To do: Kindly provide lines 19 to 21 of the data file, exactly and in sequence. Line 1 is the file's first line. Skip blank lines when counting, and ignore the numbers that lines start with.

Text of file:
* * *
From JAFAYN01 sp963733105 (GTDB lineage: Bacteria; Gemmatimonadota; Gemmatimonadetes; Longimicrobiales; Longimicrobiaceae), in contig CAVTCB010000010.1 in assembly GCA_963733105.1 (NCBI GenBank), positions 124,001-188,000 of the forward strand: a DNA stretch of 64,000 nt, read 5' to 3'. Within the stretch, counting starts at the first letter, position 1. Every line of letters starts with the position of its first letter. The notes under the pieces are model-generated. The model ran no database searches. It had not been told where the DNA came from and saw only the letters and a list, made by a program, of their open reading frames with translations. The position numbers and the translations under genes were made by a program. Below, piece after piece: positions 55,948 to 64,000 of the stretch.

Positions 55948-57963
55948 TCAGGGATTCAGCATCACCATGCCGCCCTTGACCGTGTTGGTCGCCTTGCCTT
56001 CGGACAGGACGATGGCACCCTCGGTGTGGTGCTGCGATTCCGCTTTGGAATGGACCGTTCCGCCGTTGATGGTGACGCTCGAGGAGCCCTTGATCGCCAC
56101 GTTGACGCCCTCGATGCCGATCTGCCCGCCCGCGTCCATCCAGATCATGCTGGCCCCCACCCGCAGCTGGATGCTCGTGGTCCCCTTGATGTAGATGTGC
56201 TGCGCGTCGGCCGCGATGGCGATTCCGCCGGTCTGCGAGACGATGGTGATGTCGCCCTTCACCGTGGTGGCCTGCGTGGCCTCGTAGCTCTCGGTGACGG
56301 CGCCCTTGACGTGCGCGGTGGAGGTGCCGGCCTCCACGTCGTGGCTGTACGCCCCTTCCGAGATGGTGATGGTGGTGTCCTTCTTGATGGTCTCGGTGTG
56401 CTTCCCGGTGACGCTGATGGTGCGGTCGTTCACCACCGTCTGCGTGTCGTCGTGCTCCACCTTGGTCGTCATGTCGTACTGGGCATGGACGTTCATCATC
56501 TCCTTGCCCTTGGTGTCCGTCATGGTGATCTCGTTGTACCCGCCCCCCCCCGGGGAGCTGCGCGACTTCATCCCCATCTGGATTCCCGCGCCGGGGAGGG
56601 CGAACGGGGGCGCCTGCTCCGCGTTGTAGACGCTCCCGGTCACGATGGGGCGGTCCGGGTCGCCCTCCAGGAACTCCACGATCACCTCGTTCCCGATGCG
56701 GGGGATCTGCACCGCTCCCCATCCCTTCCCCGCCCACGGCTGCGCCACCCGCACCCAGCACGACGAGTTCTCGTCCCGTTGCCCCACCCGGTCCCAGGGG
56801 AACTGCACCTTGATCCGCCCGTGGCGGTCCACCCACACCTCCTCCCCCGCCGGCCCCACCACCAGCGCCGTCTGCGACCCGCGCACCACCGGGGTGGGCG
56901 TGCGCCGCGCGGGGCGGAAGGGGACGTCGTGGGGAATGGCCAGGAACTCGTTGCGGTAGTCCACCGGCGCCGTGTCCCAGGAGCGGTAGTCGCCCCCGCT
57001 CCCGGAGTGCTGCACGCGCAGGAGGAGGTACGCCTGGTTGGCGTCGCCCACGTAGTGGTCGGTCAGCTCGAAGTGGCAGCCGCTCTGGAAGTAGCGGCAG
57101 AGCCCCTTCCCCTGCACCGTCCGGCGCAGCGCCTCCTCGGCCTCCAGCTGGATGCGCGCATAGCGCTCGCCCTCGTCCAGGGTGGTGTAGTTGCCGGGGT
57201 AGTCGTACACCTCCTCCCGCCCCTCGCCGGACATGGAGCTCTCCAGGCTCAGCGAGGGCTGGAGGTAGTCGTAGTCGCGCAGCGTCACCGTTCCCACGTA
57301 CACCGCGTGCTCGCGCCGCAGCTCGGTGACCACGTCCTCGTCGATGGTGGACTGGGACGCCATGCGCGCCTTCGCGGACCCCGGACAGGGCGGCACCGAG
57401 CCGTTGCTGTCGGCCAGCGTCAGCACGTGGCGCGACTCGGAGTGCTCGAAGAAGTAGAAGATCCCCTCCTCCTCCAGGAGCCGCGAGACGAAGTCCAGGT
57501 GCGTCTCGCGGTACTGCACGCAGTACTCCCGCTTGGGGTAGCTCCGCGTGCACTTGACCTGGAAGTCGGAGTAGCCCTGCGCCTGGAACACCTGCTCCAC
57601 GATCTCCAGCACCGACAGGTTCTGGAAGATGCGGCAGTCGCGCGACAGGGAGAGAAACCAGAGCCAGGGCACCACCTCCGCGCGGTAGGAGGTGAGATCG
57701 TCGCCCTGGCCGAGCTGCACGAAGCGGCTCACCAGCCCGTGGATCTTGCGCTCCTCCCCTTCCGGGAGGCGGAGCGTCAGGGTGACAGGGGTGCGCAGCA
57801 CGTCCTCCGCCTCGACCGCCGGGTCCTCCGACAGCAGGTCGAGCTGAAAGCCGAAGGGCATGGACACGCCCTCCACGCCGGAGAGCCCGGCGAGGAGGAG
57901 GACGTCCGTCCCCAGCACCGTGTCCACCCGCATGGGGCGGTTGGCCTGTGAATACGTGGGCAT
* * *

57501 GCGTCTCGCGGTACTGCACGCAGTACTCCCGCTTGGGGTAGCTCCGCGTGCACTTGACCTGGAAGTCGGAGTAGCCCTGCGCCTGGAACACCTGCTCCAC
57601 GATCTCCAGCACCGACAGGTTCTGGAAGATGCGGCAGTCGCGCGACAGGGAGAGAAACCAGAGCCAGGGCACCACCTCCGCGCGGTAGGAGGTGAGATCG
57701 TCGCCCTGGCCGAGCTGCACGAAGCGGCTCACCAGCCCGTGGATCTTGCGCTCCTCCCCTTCCGGGAGGCGGAGCGTCAGGGTGACAGGGGTGCGCAGCA